Internet giants face advertising crisis

The internet companies have taken the world by storm over the last 10 years, but diversification will decide who the winners are in 10 years’ time.

Jamie Davies

November 7, 2016

5 Min Read
Internet giants face advertising crisis

The internet companies have taken the world by storm over the last 10 years, but diversification will decide who the winners are in 10 years’ time.

One of the major announcements last week was Facebook’s blockbuster quarter, which saw the social media giant grow advertising revenues 56% year-on-year, collecting total revenue of $7 billion for the period. This is a massive amount of cash, and the success of Facebook has been defined by its ability to create advertising solutions which link brands and consumers better than any other platform in the industry. But are these glory days coming to an end?

Now we’re not talking about the end of Facebook, but rather the weakening of internet advertising revenues. This is not a new idea, but the idea of Facebook being impacted was unthinkable previously. The other guys maybe, but Facebook was way out of the question.

“We continue to expect that ad load will play a less significant factor driving revenue growth after mid-2017,” said David Wehner, Facebook’s CFO during its earnings call last week. “Over the past few years, we have averaged about 50% revenue growth in advertising.

“Ad load has been one of the three primary factors fuelling that growth. With a much smaller contribution from this important factor going forward, we expect to see ad revenue growth rates come down meaningfully.”

So what does that mean?

Online and mobile advertising is beginning to creep towards saturation point. There simply aren’t that many advertisers or advertising dollars to maintain these growth figures. Facebook will continue to bring in billions through advertising, but to meet the growth ambitions of investors, the company will need to diversify its profit lines.

What ‘meaningfully’ translates from corporate speak to is anyone’s guess, but the Facebook team are not anticipating the 50-60% growth in advertising revenues for too much longer. Although this part of the announcement seemed to slip under the radar for most, it is likely to be one of the factors contributing to a fall in share price for Facebook.

At the beginning of last week (Oct 31), Facebook was trading at $132 and by Friday (Nov 4) this was down to $120, a decrease of roughly 10%. This is far from disastrous, however considering it was the same week the team announced 56% growth in revenues it may seem a little odd.


Long-term advertising revenues are unlikely to be entirely to blame here as the S&P 500 fell for an eighth straight session last Thursday; Facebook isn’t the only share price to been moving the wrong direction. Analysts have pinned the decline in the S&P 500 on a highly publicized presidential election which may have investors nervous, and also discussions surrounding raising interest rates in December.

That said, the message from Wehner was clear in the call; advertising will be a cash cow, profits are going to have to come from somewhere else. The team are taking on Amazon in the eCommerce arena, Slack in the collaboration market and HTC in the growing virtual reality space.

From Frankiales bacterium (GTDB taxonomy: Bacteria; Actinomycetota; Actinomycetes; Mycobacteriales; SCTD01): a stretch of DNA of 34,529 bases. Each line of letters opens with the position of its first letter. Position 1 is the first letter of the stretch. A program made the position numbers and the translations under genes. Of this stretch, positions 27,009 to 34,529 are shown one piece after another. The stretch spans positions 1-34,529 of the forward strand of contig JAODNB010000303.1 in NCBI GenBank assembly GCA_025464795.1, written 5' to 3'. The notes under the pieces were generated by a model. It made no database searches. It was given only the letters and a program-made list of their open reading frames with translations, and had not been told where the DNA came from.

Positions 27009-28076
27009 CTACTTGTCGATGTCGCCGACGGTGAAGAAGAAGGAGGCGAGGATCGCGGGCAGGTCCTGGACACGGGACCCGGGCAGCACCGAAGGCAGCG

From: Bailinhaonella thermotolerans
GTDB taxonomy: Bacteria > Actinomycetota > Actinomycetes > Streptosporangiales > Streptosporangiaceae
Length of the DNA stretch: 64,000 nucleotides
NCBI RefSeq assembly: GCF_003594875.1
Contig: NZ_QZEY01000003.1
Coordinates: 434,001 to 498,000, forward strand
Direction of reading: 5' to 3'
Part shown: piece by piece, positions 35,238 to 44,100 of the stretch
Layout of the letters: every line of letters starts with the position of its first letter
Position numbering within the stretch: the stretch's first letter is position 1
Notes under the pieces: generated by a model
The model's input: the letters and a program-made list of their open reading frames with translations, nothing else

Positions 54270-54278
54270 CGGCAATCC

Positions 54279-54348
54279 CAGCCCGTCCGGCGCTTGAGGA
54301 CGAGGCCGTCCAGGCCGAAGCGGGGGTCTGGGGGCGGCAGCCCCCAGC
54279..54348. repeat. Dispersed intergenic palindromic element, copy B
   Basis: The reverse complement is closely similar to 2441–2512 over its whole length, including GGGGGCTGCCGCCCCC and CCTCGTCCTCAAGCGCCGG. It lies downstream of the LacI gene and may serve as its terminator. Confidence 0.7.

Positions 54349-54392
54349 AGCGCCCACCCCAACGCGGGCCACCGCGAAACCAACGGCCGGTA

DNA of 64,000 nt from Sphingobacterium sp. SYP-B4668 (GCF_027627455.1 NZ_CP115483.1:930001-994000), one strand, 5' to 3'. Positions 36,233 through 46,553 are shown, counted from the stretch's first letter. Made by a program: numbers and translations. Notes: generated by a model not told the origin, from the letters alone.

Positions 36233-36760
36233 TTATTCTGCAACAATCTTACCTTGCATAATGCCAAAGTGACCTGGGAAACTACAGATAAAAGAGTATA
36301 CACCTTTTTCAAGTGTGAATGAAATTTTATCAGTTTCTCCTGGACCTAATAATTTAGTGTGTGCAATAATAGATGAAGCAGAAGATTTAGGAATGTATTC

And the Facebook team are not alone here.

12 months ago, Google restructured its business to create Alphabet, the company’s new parent company. The move allowed the Google exec team more freedom to invest in alternative revenue streams and test out new markets. The success of these ventures has not been directly felt to date, though it has had a play in physical broadband infrastructure, enterprise & public cloud, autonomous vehicles and MVNO segments, as well as numerous others, to varying success.

Snap is another which has chosen to diversify having a little flutter in the video hardware market. The launch of Spectacles brings Snap into direct competition with GoPro and does demonstrate a stagnation in the internet/mobile advertising revenues; if Snap wants to grow quickly it will need to find new markets.

Twitter is an interesting one however, as there would appear to be very little differentiation. The platform is essentially the same as it was when it launched in 2006 and there have been very few big moves to chase after new revenues. Most wouldn’t mind if the team were nailing it, however the success of Twitter has been on a different trajectory to Facebook. It may not have surprised many in the industry the team were unable to find a match throughout all the acquisition chat.

With the other major player looking to use brand credibility to break into new markets, Twitter execs are still trying to crack the online advertising equation for its platform. Might be time to accept what it has and investigate how it can supplement elsewhere. Twitter has a strong brand which could provide much needed weight when entering into new areas, but if it doesn’t hurry up it will be left behind… again.

Online and mobile advertising are going to continue to fund the industry, but to meet the growth demands of investors, the internet giants are going to have to look elsewhere. The ability to capitalize on online and mobile advertising platforms defined the winners of the last 10 years, and the next decade will be decided by differentiation.

Given the scale and outreach the internet offers, the industry might be dominated by a completely new player in 10 years. After all, Facebook only made around $48 million in 2006.

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